Every year, our school holds a Career Day, when people in our small-town community come and talk to our students about their careers. The trouble is, every year the careers represented are the same four or five careers that show up, like in a Richard Scarry book: teacher, banker, supermarket cashier. It’s no wonder that our kids grow up wanting to be movie stars and professional athletes, if these are the only other potential careers they see in person.

How can you teach your students about becoming a web developer if they’ve never met one? How can you teach your students about STEM careers in petroleum engineering — recently ranked on NPR as the college major that leads to the highest income — when there are no petroleum engineers within a 300-mile radius and, to be honest, you’re not quite sure what a petroleum engineer does?

Well, you’re a teacher. You have to think creatively.

Start by identifying interests, not careers


4 myths to bust about game-based learning

minecraftThis is a hot topic with many of my teacher friends. Recently, I spent a wonderful hour chatting with efriend, Lindsey Hill (see her bio at the end) and found she had interesting ideas on game-based learning. I’ve been a fan of games in education since discovering Mission US (where students become actors in the American Revolution) and being schooled by students on the value of Minecraft. Lindsey shares my enthusiasm and took it a step further–facing head on the issues that are stopping teachers from using games in education. I think you’ll find her ideas fascinating:

Teachers have many hurdles to jump to begin using digital learning in their classrooms. One thing, among many, that we know about teachers is they don’t give up easily. As a veteran teacher of 14 years and current lead for reading engagement initiatives at Evanced Solutions, I’ve had numerous discussions with educators on best practices for today’s tech-savvy kids. They want to try game-based learning, but it has been stigmatized as “mindless” fun. Critics of game-based learning are unaware that the touchscreen taps, mouse clicks and joystick jiggles can help sharpen cognitive skills.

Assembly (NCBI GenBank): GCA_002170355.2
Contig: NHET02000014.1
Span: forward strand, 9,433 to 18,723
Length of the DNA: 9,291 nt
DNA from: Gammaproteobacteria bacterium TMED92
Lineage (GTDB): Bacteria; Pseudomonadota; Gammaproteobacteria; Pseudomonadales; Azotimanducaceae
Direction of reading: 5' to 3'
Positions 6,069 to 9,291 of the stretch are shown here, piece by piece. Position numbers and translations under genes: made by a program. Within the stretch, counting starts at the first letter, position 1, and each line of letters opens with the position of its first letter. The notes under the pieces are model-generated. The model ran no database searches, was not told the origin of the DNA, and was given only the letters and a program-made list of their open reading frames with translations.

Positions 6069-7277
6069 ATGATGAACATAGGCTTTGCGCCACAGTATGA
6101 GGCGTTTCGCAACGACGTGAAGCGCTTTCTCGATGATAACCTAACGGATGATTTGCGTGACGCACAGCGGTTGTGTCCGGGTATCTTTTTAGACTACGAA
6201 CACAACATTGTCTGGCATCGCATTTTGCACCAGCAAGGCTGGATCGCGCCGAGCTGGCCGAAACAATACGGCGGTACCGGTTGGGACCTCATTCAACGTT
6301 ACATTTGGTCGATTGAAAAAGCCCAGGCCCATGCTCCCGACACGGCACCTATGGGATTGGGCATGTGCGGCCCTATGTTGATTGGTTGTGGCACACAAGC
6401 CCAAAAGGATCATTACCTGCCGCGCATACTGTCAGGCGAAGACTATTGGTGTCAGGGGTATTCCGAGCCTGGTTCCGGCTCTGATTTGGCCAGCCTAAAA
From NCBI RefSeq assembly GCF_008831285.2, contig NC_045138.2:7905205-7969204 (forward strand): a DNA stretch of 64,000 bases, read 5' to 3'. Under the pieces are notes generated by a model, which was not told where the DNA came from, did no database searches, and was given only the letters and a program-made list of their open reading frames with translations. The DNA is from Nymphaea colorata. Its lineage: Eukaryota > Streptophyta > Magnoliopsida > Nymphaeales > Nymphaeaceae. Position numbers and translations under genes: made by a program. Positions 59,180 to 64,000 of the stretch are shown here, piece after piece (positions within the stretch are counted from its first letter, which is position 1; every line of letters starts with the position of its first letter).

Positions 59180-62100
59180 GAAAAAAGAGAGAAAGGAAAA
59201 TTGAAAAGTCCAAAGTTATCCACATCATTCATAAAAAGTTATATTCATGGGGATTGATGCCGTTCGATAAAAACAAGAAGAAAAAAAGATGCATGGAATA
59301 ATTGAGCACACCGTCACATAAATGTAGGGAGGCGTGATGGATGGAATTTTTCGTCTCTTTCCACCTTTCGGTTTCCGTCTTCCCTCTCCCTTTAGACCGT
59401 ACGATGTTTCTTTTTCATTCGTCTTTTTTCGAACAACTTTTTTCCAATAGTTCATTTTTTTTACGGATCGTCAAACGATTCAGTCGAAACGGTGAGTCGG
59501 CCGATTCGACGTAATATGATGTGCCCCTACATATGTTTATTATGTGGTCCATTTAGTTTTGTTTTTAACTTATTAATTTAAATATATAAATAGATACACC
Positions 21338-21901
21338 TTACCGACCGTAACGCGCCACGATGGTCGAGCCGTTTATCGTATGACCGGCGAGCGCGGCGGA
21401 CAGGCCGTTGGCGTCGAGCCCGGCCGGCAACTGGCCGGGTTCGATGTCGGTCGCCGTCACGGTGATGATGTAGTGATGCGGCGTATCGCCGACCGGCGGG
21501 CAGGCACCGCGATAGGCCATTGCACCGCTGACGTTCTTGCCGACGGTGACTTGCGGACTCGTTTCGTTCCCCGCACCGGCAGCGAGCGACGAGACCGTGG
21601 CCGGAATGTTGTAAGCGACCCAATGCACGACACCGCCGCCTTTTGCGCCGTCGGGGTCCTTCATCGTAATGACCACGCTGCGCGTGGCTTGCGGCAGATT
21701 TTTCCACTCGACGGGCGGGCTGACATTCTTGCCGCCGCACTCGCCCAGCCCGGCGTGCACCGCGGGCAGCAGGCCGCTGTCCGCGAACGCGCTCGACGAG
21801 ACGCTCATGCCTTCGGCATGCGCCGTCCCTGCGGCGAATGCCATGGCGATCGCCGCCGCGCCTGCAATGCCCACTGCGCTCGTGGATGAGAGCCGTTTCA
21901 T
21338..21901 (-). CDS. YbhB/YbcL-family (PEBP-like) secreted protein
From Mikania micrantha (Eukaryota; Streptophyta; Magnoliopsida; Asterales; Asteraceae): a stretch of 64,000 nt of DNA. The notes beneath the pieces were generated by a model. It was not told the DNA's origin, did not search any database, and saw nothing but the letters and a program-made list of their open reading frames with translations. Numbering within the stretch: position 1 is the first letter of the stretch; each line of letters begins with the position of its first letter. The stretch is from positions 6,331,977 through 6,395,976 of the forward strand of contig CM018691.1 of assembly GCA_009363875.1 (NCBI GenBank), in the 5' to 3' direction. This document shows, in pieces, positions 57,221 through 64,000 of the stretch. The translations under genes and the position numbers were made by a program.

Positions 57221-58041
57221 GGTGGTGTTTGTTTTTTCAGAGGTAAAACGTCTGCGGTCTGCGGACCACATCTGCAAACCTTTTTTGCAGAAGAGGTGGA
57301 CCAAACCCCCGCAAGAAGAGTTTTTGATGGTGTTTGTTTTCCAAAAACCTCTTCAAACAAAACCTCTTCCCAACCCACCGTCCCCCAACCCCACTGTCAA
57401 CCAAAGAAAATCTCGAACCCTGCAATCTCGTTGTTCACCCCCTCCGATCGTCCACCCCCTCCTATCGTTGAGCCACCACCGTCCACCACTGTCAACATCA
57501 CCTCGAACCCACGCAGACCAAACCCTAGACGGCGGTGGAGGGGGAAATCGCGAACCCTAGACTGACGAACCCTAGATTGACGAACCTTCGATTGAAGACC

Integrating the right kinds of games in the classroom helps kids have fun while simultaneously engaging in the process. Yet, teachers are often criticized for pushing more screen time on today’s techno-obsessed children. That’s why I suggest this simple “A.P.E.” principle to help combat four common myths about the use of e-games in the classroom.

A: Authentic Integration

P: Purpose-Driven Usability

E: Engagement

Myth #1: Game-based learning does not meet Common Core State Standards and is difficult to assess.


Technology and Online Education Give Students Magical Possibilities

Sara Stringer has a great post that mixes the miracle of technologic tools–straight out of StarTrek (or Harry Potter) with the current trend toward online education. I took my first online class when I got my teaching credential–and now I’m teaching them. Sara brings up a few benefits I hadn’t even considered.

My students are from the Harry Potter generation; the kids who grew up with Harry and his adventures are now adults, after all. I like to tease them about how many of the items that seemed magical in Harry’s world now exist, thanks to technology.

Take the animated GIF. When “moving photographs” first appeared in J.K. Rowling’s wizarding world, they seemed magic. Now, they’re one of the most common forms of digital media, and every one of my students knows how to make them.

Or, if you prefer, the Marauder’s Map. Why did we think that a map showing us the real-time location of our family and friends was something that could only exist at Hogwarts?

We are in an unprecedented age of technology, when nearly anything we want to create can come true. Though none of my students are old enough to have seen Star Trek when it first aired, I like to tease them about how cell phones were originally designed to replicate Star Trek communicators. Now, we have phones that will let us video chat with people anywhere in the world. We have 3D printers that are replicating human liver cells. Anything is possible.